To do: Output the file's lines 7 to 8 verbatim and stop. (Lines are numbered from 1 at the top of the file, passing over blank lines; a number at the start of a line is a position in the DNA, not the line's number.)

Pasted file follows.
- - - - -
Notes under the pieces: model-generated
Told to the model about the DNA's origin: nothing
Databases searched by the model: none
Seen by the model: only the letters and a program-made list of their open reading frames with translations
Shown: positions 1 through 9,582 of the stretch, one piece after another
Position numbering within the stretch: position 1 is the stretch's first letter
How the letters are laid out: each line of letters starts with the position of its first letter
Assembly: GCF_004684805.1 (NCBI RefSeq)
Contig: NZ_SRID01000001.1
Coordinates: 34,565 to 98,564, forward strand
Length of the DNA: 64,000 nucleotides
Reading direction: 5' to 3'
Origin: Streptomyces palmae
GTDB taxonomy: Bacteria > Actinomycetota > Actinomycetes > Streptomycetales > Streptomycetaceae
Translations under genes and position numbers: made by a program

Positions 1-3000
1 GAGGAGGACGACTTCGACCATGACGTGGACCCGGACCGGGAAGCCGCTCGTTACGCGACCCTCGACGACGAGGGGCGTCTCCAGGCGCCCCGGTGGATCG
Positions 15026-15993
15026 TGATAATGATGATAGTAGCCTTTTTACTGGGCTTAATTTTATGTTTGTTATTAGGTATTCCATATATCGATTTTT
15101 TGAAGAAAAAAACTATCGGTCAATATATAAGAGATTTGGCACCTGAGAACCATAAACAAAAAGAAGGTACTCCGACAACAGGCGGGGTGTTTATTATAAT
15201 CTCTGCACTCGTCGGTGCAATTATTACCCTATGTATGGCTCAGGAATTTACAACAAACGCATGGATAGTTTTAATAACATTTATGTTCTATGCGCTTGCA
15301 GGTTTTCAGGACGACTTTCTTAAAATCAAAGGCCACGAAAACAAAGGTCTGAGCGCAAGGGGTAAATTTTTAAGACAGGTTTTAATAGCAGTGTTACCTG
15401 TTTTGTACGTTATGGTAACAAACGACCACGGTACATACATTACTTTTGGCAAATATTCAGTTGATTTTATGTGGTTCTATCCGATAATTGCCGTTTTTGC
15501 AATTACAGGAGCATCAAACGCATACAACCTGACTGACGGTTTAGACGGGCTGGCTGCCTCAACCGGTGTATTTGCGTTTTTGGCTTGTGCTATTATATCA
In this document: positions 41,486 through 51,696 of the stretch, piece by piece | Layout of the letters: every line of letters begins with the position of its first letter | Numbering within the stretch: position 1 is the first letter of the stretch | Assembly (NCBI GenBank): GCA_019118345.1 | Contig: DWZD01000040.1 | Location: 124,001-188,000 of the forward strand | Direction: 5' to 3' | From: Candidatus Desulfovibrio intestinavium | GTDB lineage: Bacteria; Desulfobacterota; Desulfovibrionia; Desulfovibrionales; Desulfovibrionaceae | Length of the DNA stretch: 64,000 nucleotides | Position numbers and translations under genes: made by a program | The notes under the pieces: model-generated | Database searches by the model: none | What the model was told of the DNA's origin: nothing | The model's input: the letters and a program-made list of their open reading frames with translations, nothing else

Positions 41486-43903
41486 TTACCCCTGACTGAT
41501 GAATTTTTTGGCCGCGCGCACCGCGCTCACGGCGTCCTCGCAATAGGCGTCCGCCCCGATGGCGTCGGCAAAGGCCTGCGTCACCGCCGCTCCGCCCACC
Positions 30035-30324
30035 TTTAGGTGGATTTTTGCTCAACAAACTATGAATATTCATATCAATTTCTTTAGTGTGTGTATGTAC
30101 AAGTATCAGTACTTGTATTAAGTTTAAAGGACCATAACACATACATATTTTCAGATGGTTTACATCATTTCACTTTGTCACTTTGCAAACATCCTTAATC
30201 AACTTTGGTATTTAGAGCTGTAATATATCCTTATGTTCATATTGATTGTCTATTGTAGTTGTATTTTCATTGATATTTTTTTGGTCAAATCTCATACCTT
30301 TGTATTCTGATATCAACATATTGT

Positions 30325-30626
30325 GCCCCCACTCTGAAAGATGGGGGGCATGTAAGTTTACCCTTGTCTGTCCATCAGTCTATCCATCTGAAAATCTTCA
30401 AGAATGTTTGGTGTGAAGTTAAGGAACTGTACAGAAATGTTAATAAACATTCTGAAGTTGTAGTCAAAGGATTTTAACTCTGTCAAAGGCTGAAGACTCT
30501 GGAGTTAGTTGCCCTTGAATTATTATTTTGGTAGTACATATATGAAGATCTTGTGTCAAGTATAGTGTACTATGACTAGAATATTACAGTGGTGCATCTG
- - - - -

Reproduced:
How the letters are laid out: each line of letters starts with the position of its first letter
Assembly: GCF_004684805.1 (NCBI RefSeq)